Similar fluctuations must be expected in future and, in a bad year, dollar earnings could fall to such a low level that, in the absence of adequate reserves, import cuts of intolerable severity would have to be imposed.

CONCLUSION 10. The Sterling Area pooling system can continue to operate only so long as sufficient funds are available in central gold and dollar reserve to meet the demands made upon it. The current drain on the reserve, therefore, represents a serious threat to the continuation of the pool and calls for immediate action by all partners in the arrangement.

11. The value of the pool and of the close economic association of its members was, however, recognised at the London Conference by surplus and deficit countries alike. An attempt by each member to operate independently and maintain its own reserve would disrupt the wide multilateral trading system based on sterling and represent a retrograde step towards narrow bilateralism with a lowering of trade levels all round. While the United Kingdom continues to act as the central banker, the Sterling Area can operate with a lower level of reserves than would be possible if each country had to work on a reserve of its own.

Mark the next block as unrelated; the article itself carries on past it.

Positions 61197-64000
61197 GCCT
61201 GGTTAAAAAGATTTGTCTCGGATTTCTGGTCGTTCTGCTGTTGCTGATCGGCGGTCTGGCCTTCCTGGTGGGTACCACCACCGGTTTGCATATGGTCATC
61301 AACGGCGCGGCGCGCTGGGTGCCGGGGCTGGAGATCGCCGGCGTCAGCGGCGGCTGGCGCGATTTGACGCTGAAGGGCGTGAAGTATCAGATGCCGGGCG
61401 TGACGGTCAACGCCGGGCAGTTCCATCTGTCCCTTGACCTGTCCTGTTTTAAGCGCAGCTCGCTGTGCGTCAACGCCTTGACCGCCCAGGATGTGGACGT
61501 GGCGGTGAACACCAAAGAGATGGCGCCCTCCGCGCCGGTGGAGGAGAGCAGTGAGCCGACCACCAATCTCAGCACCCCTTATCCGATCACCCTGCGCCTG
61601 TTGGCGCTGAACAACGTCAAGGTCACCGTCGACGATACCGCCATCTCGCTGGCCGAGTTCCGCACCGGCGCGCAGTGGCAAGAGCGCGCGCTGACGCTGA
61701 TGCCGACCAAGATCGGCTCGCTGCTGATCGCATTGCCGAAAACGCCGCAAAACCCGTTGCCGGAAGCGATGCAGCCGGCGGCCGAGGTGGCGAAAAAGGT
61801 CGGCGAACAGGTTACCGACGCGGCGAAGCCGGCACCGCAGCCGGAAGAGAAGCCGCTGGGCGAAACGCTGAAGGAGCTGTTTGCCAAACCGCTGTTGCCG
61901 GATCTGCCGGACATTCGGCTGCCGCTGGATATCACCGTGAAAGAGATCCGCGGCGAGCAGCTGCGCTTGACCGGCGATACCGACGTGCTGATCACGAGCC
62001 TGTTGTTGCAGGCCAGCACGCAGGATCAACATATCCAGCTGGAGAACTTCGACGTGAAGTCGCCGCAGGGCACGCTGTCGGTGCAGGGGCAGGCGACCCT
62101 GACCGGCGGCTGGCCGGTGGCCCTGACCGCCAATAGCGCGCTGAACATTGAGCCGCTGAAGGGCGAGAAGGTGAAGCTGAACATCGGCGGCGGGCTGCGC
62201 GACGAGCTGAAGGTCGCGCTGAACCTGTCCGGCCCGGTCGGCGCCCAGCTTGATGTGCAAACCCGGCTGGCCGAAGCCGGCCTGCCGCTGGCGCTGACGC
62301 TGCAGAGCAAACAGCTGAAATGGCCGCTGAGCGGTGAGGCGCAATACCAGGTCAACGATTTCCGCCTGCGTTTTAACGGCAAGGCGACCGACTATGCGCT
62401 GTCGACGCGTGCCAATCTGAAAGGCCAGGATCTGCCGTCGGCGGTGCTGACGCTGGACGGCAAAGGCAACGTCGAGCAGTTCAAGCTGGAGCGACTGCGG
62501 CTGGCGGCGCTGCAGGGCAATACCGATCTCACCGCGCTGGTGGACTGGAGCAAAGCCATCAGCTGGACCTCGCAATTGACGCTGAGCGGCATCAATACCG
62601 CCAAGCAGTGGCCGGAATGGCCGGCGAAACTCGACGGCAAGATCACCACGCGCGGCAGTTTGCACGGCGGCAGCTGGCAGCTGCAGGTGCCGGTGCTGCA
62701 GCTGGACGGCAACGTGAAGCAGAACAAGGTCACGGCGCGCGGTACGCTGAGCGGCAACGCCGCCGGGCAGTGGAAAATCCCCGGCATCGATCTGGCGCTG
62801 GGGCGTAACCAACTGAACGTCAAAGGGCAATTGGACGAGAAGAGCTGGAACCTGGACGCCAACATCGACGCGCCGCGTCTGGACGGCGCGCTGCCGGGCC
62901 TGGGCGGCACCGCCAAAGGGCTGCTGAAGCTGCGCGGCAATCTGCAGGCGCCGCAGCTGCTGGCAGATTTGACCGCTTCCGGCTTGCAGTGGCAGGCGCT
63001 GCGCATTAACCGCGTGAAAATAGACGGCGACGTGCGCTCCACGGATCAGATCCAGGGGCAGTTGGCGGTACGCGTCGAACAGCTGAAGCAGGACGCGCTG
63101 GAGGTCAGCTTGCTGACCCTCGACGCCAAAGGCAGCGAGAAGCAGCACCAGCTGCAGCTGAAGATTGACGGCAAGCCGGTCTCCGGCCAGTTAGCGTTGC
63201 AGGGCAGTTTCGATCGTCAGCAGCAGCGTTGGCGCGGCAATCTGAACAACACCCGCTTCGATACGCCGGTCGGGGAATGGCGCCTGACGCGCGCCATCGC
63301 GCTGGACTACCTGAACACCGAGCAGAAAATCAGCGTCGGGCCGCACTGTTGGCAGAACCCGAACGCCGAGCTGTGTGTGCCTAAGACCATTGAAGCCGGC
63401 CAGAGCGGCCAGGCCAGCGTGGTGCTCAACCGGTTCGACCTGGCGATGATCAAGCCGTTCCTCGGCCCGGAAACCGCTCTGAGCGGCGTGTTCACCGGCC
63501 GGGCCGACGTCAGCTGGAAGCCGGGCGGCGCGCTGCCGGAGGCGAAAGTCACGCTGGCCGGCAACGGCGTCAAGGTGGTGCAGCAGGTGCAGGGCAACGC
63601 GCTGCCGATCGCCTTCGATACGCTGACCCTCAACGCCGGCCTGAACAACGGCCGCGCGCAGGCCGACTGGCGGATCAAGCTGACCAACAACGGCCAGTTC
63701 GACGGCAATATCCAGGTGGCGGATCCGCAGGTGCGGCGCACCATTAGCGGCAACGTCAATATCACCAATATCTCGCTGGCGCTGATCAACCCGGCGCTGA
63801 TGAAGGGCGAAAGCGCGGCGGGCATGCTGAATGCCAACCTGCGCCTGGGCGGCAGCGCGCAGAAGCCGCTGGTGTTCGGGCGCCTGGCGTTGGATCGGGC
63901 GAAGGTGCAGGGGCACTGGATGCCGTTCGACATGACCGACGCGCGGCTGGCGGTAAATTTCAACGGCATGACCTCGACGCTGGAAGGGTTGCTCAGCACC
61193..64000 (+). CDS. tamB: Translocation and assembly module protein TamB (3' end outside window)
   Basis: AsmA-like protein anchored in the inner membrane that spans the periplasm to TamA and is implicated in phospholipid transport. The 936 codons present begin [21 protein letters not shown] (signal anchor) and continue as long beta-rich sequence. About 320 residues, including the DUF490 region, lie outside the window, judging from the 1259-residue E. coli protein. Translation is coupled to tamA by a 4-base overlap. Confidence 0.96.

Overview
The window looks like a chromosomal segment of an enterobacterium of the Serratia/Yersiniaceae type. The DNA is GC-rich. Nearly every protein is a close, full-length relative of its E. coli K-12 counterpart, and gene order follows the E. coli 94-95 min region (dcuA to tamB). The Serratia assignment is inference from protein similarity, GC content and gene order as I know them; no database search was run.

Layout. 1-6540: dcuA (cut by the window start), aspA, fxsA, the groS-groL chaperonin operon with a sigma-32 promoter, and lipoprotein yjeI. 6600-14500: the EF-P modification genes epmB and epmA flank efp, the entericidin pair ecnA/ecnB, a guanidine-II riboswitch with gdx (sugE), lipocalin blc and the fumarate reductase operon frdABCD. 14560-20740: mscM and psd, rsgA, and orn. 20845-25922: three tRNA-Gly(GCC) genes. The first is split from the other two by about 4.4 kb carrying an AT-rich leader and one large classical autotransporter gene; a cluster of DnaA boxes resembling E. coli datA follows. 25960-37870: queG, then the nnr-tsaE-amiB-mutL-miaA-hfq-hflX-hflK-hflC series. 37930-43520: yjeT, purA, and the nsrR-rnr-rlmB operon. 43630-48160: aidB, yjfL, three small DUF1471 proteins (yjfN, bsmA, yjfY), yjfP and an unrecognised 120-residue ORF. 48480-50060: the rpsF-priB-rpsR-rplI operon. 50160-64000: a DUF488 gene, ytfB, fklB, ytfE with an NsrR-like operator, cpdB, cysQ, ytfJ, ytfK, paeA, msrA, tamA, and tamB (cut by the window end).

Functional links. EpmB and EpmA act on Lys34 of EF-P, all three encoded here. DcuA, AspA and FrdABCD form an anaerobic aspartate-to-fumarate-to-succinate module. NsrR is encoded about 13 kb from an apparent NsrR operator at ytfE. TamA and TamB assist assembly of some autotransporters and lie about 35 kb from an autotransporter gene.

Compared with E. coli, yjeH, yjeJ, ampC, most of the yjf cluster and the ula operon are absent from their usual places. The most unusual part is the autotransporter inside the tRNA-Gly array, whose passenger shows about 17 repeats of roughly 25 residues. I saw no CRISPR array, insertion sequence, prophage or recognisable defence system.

12. Australia's interests are clear. So long as the pool can be made to work it is to Australia's advantage to remain a member and to share both in its benefits and in the responsibilities which membership entails. This implies not merely co-operation in the immediate action required to check the drain on reserves but also in the longerterm measures needed to achieve equilibrium and build up the central reserves to a level which will enable sterling to be made once again freely convertible into any currency.

13. Restoration of the widest possible multilateral trading system based on sterling offers the best hope of promoting economic development and higher standards of living throughout the world.

There can be no doubt that such a system is also the best adapted to meet Australia's own economic and financial interests.


[AA: A9790, 511, X]